Newsletter | Vol. 16
In this edition
- Q&A: Director of University’s “Veggies for Kids” Program on tackling health disparities on Indian reservations
- Study shows 4-H alumni are community advocates and higher education supporters
- Community partnerships coordinator plans to enhance Extension engagement
- Graduate student scientist wins award, Bonnycastle Fellowship for waterfowl research
- Internship creates invaluable experience at University farm
About our College
A founding college of the University, we have a long tradition of excellence in teaching, research and engagement programs that benefit the health and economic vitality of Nevada. We offer programs in:
- agriculture, horticulture, rangeland & veterinary sciences
- biochemistry & molecular biology
- children, youth & families
- community & economic development
- health & nutrition
- natural resources & environmental science
Q&A: Director of University's “Veggies for Kids” Program on tackling health disparities on Indian reservations
Extension program works to reduce obesity and diabetes rates
Obesity and diabetes rates are higher on Indian reservations than the national average — a trend that researchers trace back to the creation of reservations themselves, federal intervention, geographic isolation and reduced access to traditional food sources that had supplied tribes for generations.
Researchers at Extension, including Yerington Paiute tribe member Staci Emm, are working to tackle the issue through education and also with a change in mindset about how food is provided to tribes. Their findings were presented in an article published in November in the Journal of Agriculture, Food Systems, and Community Development.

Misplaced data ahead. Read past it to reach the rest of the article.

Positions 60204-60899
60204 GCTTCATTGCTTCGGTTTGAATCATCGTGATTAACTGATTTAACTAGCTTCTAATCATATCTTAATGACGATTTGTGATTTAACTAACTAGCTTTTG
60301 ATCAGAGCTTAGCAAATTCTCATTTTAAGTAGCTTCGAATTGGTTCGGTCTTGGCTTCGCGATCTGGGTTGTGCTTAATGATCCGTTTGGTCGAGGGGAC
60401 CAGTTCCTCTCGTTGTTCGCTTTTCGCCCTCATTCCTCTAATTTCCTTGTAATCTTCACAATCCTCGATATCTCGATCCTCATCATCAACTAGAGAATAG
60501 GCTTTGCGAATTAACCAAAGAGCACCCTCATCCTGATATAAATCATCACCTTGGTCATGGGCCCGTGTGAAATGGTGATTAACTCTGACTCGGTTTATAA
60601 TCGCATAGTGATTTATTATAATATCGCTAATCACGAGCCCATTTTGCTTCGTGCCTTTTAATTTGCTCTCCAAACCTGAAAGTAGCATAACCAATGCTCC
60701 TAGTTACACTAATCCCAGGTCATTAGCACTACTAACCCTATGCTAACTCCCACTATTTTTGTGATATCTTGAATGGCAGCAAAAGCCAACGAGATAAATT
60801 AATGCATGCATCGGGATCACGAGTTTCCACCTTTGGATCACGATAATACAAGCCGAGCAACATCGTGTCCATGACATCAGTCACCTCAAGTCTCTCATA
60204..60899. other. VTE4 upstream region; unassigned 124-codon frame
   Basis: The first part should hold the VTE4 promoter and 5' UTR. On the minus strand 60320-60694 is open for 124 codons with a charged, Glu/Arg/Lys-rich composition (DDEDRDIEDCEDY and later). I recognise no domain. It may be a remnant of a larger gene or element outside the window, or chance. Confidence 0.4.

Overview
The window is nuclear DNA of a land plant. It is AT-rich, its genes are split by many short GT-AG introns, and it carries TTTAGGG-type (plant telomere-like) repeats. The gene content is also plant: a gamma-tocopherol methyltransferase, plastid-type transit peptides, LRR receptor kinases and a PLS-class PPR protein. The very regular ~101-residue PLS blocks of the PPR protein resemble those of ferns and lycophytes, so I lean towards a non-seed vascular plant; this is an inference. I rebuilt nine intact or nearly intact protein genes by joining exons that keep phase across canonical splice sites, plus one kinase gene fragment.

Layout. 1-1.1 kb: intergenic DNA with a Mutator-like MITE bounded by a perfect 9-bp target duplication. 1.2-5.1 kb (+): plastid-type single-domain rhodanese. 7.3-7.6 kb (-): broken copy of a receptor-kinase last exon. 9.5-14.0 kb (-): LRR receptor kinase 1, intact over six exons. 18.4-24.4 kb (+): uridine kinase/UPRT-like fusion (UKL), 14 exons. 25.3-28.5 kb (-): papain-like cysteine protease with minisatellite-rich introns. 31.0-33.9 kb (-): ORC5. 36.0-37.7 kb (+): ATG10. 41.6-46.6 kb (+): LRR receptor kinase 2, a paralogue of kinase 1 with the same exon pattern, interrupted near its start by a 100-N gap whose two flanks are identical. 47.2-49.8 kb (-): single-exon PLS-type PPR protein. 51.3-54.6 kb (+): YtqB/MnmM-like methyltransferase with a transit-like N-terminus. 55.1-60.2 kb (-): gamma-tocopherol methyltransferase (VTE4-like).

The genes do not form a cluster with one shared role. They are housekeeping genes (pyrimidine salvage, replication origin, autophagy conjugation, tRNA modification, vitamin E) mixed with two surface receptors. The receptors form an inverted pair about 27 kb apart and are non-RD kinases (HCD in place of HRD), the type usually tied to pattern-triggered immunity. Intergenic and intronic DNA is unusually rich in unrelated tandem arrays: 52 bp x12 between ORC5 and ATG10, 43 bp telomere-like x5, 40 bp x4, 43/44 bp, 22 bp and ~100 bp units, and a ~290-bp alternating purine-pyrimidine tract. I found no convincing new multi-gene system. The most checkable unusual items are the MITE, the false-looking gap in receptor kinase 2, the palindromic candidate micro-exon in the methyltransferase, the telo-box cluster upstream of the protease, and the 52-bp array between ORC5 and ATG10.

Emm spoke to The Nevada Independent over the phone from her office in Hawthorne, Nevada, about the Veggies for Kids Program and the communities she’s worked with. This interview has been lightly edited for length and clarity.
Study shows 4-H alumni are community advocates and higher education supporters
4-H has a lasting effect
4-H youth will engage in communities on many scales — from local to global — making contributions that reinforce their sense of purpose and strengthening their sense of belonging with peers and community adults. Compared to their peers, youth involved in 4-H programs are four times more likely to make contributions to their communities and two times more likely to be civically active.
How much of an effect do these experiences have on their civic involvement as they become adults? According to a national study of 4-H alumni conducted in 2019 by National 4-H Council and Edge Research, 4-H alumni are far more likely to donate, volunteer regularly, be involved with faith or politics, and support funding for public universities than adults who were not involved in 4-H as youth.
Survey results showed that 58 percent of 4-H alumni feel comfortable in a leadership role, compared to 38 percent of surveyed non-alumni. In addition, 51 percent of 4-H alumni donate financially on a regular basis to local charities and nonprofits, compared to 27 percent of non-alumni. And finally, 45 percent of 4-H alumni volunteer regularly in their community, while only 20 percent of non-alumni volunteer regularly. When given the phrase “My life will make a difference,” 68 percent of 4-H alumni responded positively to this statement and said it was true, compared to 50 percent of non-alumni.
Did their 4-H experience have a lasting effect on alumni? According to the study, 91 percent of 4-H alumni said their experiences in the 4-H Program helped them to be a good citizen and created confidence in them as an adult. The survey also showed that for 86 percent of 4-H alumni, their 4-H experience improved their leadership skills, and 79 percent said their 4-H experience improved their civic engagement.